really fulfills role 3.  That's why we changed the design.

This is perhaps easiest to understand with an example.  Imagine you're
developing a library, which will depend on jQuery, but you're not
shipping jQuery with your library (this is how Ember works, as do
a lot of other libraries).  Then you have to write something like
this:

    // in ember.js
    import "jquery" as $;

That's what you'd write in the current design.

In the design you're proposing, there are a few choices.  You can give
up on allowing people choose where they load jQuery from, and hardcode
a dependency on a specific URL in the Ember source code.  This is
obviously not ok.

You could decide that instead there's a single well-known URL that
everyone is going to identify with jQuery.  This is basically using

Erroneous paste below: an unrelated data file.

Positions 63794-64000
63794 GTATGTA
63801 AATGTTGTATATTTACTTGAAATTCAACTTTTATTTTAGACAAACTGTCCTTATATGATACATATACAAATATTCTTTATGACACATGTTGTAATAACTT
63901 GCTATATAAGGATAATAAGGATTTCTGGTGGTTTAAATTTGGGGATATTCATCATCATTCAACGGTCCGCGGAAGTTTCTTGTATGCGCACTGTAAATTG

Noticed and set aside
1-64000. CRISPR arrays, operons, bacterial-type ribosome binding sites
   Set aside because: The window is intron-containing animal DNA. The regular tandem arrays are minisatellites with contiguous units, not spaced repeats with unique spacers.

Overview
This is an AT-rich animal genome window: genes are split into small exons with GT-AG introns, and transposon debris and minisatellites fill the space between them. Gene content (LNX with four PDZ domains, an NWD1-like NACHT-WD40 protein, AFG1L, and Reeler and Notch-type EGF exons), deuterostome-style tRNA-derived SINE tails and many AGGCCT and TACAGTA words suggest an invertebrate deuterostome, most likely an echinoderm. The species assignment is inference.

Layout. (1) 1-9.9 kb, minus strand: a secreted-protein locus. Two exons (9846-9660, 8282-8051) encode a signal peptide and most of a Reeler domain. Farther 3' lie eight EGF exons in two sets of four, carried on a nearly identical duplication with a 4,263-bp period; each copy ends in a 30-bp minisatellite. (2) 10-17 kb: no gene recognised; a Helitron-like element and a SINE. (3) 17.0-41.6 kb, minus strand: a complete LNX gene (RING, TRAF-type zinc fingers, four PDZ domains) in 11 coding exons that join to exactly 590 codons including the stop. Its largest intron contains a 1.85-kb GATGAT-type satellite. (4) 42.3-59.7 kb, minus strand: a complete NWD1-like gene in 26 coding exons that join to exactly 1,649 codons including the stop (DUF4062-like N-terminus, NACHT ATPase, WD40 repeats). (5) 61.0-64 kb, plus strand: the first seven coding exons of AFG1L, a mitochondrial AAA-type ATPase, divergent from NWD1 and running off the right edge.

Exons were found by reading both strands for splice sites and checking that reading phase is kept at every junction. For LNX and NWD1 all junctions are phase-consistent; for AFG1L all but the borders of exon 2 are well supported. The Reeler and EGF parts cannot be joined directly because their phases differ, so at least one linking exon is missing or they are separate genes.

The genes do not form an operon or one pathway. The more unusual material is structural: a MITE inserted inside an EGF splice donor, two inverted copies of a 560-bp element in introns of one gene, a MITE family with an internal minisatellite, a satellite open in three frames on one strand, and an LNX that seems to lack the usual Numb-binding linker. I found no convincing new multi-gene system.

the URL namespace as keys in the module registry of the current
design, except without separating logical names from URLs. Then your
program looks like this:

   // in ember.js
   module jquery = "http://code.jquery.com/jquery-1.9.1.js";
   import jquery as $;

Of course, even though that looks like a URL, it isn't being used to
fetch anything, and everyone has to use some form of loader hook to
map it to where they actually keep jQuery.  Moreover, not everyone
will have the resources or want to take the trouble to register a
domain to publish their library.

Or you could settle on a local URL to use in the same way, again as
basically a registry key.

   // in ember.js
   module jquery = "scripts/jquery.js";
   import jquery as $;

Again, this thing that looks like a URL isn't being fetched, instead